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A Guide to Pricing and Investing in Tech IPOs

Earlier this week, I shared with Money Morning readers a breakdown on how IPOs are priced.

In this IPO pricing overview, Money Morning Capital Wave Strategist Shah Gilani explained the pitfalls of over- and underpricing an IPO.

An overpriced IPO can be a death sentence for a company, generating bad PR, a stock that bombs, and more. Facebook's (NASDAQ:FB) IPO disaster is a prime example of IPO overpricing.

If underpriced, the company can lose out on raising a larger share of capital.

Today, I'd like to specifically address pricing and investing in tech IPOs, for two reasons:

Number one, tech IPOs are particularly sexy.

These are companies with fascinating innovations, crazy hype, and major potential to pop for investors.

For these reasons, tech IPOs can stand apart from other IPOs when it comes to investing.

And number two, we just so happen to have a fantastic resource on the subject – Money Morning's own Defense and Tech Specialist Michael A. Robinson.

Michael is a Pulitzer Prize-nominated writer and reporter with a 30-year track record as a leading tech analyst.

As you can imagine, he has a lot of knowledge on point and is poised and ready to help our readers.

So, I sat down with Michael and picked his brain on how tech IPOs go about the pricing process, and how investors should approach these investing temptresses.

Here's everything you need to know about how these new issues are priced – plus Michael's #1 Rule for Investing in Tech IPOs.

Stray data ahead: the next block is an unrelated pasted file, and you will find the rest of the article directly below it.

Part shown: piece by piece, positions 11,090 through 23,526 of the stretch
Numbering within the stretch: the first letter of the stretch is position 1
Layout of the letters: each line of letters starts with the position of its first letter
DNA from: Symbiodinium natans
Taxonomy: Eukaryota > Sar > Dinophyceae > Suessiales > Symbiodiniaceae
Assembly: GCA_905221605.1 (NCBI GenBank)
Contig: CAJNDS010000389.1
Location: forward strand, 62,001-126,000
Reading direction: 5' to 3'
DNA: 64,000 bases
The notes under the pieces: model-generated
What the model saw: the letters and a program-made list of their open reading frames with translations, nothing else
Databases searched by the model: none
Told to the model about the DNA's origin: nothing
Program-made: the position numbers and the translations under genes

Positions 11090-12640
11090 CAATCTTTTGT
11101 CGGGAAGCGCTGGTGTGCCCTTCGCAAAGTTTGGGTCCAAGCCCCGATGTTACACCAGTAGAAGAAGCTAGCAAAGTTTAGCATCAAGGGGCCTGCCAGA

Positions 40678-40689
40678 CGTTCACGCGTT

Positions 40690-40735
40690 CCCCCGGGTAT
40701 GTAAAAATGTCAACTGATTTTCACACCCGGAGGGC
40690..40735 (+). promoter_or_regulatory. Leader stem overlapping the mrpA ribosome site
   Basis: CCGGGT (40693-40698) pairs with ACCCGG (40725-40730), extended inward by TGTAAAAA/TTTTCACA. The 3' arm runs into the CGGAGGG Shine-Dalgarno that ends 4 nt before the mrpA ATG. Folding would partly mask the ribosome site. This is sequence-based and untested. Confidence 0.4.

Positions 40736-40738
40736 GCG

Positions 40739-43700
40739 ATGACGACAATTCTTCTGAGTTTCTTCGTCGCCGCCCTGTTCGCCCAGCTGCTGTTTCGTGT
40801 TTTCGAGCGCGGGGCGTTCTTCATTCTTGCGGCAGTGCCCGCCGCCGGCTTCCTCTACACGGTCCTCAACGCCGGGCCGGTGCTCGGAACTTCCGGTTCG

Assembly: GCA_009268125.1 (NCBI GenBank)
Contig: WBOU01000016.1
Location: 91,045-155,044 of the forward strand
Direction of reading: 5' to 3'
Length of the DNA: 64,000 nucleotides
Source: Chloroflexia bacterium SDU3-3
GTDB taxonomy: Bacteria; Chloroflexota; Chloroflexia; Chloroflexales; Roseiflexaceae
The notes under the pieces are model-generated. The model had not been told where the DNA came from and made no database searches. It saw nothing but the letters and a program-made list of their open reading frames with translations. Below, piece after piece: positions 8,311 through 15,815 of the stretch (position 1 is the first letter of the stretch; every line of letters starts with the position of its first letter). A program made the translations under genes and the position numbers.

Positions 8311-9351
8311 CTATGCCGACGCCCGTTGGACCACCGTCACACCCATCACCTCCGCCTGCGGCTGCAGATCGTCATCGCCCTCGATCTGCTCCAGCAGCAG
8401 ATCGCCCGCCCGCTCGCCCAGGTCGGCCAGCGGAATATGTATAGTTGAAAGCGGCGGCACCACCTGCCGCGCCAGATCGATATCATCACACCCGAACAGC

Pricing and Investing in Tech IPOs: Tips from Michael Robinson

On the valuation process, Michael says, "Tech IPOs are very difficult to price because these companies have a lot of intangibles and a ton of sex appeal. By that, I mean these are classic growth firms that may be adding new sales of more than 50% a year, but have inconsistent earnings as they spend on entering new markets, R&D, product improvements, hiring and more."

Unlike a lot of other industries, tech is oftentimes in uncharted waters…

Join the conversation. Click here to jump to comments…

  1. Kristin Ward | July 18, 2013

    I agree completely. Everyone wants to get in on the company that goes big and with the way things are trending, most people feel that its technology companies that will make it big. When looking for companies going public I try to find ones that have been around for a while that don't have huge hype before they come out (cough*facebook*cough). IALS for example just went public, its a good solid company.

  2. brian | July 19, 2013

    How about instead of "laughing with Michael" while you work you actually provide useful info on IPOs instead of the shit that's been in these articles…not even a possible company to watch. I think anyone with an ounce of smarts knows its not a good idea to buy at the high end of an IPO pop…

    • Tara Clarke | July 23, 2013

      Hi Brian, thanks for your comment.

      As the headline suggests, this article is intended to be a guide to the way IPOs are priced and a rule of thumb for investing in them.

      For specific stock picks, I highly recommend signing up for Michael Robinson's "Strategic Tech Investor":

      Within, he explores "what's next" in the tech investing world and identifies companies for investors.

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